Diamond Sugar workers strike over redeployment plans
More than 500 workers from the Diamond Sugar plantation yesterday began a strike to force GuySuCo officials to give them a definite answer about their fate with the corporation.
They say that their action comes in the wake of reports that the estate is to be shut down.
The Diamond Sugar plantation has been earmarked as one of the estates that will be closed as part of GuySuCo’s restructuring programme.
The workers are to be re-deployed to the La Bonne Intention Sugar Estate. Some have already been sent there to work.
But Lucien Pierre, a GAWU representative, said that GuySuCo had not officially informed the workers of their fate.
According to Pierre, a written request for a meeting was sent to the officials last week, but to date, there has been no response.
And the cane cutters and other workers told reporters that they will demand a severance package from GuySuCo rather then be re-deployed to LBI.
“We are striking to let GuySuCo know that we want our severance package and no deployment,” Pierre said.
In a statement issued yesterday, GuySuCo officials alleged that a meeting was already “in train” when the strike action was taken.
“Following reports that a group of sugar workers had staged a strike action outside of its Diamond Office on the East Bank of Demerara, the Corporation would like to make it clear that a meeting between the Management of the Sugar Industry and the Guyana Agricultural and General Workers’ Union (GAWU) was already in train, where GuySuCo will address the concerns of the Union and workers,” the statement said.
“It is the hope of GuySuCo that such a meeting will materialize shortly, as the Corporation maintains its commitment to engage all stakeholders in the effort to revitalize Guyana’s Sugar Industry.”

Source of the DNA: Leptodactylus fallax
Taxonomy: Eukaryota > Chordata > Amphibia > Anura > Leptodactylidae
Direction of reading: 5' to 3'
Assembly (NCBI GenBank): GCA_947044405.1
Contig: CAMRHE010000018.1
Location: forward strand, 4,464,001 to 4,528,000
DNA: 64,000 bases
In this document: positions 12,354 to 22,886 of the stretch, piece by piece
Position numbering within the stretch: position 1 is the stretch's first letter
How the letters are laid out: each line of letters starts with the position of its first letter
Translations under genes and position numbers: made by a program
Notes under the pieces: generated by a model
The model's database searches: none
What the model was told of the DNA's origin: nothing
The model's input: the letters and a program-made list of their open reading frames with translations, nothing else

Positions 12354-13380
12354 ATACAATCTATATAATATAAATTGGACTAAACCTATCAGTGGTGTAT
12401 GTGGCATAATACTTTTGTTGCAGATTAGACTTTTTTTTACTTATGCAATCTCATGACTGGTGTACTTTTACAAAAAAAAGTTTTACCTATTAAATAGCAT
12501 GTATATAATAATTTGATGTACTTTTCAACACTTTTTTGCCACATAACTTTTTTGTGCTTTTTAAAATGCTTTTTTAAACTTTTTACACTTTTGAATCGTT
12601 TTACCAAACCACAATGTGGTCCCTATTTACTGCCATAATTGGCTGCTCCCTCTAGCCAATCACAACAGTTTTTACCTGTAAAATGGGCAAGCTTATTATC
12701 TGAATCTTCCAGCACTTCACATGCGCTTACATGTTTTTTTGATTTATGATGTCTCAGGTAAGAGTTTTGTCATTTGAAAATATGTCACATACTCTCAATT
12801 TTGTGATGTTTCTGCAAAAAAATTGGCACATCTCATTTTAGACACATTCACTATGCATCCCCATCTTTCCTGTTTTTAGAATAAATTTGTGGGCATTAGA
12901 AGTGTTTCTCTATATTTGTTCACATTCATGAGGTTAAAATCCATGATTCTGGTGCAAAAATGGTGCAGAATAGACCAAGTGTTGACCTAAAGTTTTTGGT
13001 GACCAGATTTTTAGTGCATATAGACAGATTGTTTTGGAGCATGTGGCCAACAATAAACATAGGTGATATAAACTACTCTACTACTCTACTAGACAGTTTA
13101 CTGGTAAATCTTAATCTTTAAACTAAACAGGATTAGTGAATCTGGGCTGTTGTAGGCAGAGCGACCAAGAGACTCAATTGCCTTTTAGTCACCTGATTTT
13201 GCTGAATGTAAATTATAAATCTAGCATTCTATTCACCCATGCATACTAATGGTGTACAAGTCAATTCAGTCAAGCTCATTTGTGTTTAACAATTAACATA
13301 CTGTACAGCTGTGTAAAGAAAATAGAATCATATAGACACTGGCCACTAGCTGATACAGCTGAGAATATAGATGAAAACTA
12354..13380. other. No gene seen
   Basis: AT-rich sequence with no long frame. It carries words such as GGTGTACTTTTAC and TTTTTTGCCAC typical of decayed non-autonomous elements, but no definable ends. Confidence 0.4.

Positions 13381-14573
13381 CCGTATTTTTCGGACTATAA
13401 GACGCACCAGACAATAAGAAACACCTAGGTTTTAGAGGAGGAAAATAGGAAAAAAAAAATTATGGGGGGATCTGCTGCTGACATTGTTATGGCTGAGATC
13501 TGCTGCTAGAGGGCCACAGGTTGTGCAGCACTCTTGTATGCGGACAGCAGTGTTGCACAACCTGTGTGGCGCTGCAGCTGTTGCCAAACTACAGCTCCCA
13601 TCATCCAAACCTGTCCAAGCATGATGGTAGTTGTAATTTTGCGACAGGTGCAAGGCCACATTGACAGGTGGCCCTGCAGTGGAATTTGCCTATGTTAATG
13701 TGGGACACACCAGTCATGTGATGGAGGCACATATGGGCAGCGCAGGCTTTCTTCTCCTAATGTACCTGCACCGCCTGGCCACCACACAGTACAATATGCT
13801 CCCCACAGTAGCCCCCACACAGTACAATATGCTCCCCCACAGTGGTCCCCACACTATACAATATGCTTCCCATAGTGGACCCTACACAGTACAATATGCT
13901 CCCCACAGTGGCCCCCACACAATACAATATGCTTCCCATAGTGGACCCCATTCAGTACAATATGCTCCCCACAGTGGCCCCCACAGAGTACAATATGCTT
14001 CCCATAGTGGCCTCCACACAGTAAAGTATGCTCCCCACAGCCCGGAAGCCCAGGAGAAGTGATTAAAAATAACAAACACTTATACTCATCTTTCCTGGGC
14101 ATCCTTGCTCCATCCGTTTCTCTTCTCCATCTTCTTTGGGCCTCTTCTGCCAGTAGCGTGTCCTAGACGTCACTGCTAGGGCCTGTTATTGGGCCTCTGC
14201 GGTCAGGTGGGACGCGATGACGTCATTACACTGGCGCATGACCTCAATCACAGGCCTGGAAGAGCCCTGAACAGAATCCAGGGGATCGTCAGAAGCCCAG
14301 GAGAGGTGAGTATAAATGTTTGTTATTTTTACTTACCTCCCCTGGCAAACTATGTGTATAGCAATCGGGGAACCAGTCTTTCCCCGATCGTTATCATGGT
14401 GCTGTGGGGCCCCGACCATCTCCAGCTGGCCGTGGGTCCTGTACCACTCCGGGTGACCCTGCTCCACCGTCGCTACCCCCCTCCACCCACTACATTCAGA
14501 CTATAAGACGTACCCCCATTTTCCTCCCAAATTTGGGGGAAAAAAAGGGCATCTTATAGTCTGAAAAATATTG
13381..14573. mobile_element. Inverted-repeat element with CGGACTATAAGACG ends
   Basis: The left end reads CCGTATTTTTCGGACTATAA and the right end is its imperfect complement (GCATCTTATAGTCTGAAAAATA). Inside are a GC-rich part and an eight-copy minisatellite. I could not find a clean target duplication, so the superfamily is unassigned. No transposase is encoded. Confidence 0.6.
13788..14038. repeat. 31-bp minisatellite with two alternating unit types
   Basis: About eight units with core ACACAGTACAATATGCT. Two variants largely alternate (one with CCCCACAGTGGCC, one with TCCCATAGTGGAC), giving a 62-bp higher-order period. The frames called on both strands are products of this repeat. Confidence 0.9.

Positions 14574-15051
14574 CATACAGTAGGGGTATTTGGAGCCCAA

Nevertheless, GAWU representative Lucien Pierre said that the sugar workers will continue their protest action today as planned.
He warned that the strike could continue if the workers’ grievances are not addressed.
Stating their reluctance to be transferred to LBI, some of the workers explained that they will be further inconvenienced by the long distance they would have to travel.
Some of the employees, including women, reside as far as Zeelugt, West Coast Demerara and Tuschen, East Bank Essequibo.
Pierre and other cane-cutters questioned the logic in closing the Diamond Sugar estate, which they claimed has the richest land for cultivating sugar cane.
Airing other grievances, Pierre blamed poor management at the Diamond estate for causing the workers to fail to make their target of harvesting 1,014 tons of sugar cane per week.
He said that they have failed to make the target in the past five weeks.
He explained that management brought in eight mechanical loaders for the LBI and Diamond Estates in the wake of a shortage of workers. However, only three of the harvesters are operational.
The workers complained that they have not been receiving their Weekly Production Incentive, (which amounts to a day’s pay) because they have been unable to make their weekly target within the past five weeks.
They said that so far, workers at other estates have received 36 days’ pay for reaching or exceeding their weekly targets.
Pierre and the striking workers also expressed concern about their National Insurance Scheme contributions.
Some workers who checked at the NIS offices were often informed that most of their contributions were not documented, even though they have been employed with GuySuCo for several years.
Another worker complained that management has indicated that the estate dispensary will be closed. He said that this means that workers will have to seek medical treatment at the Diamond Diagnostic Centre.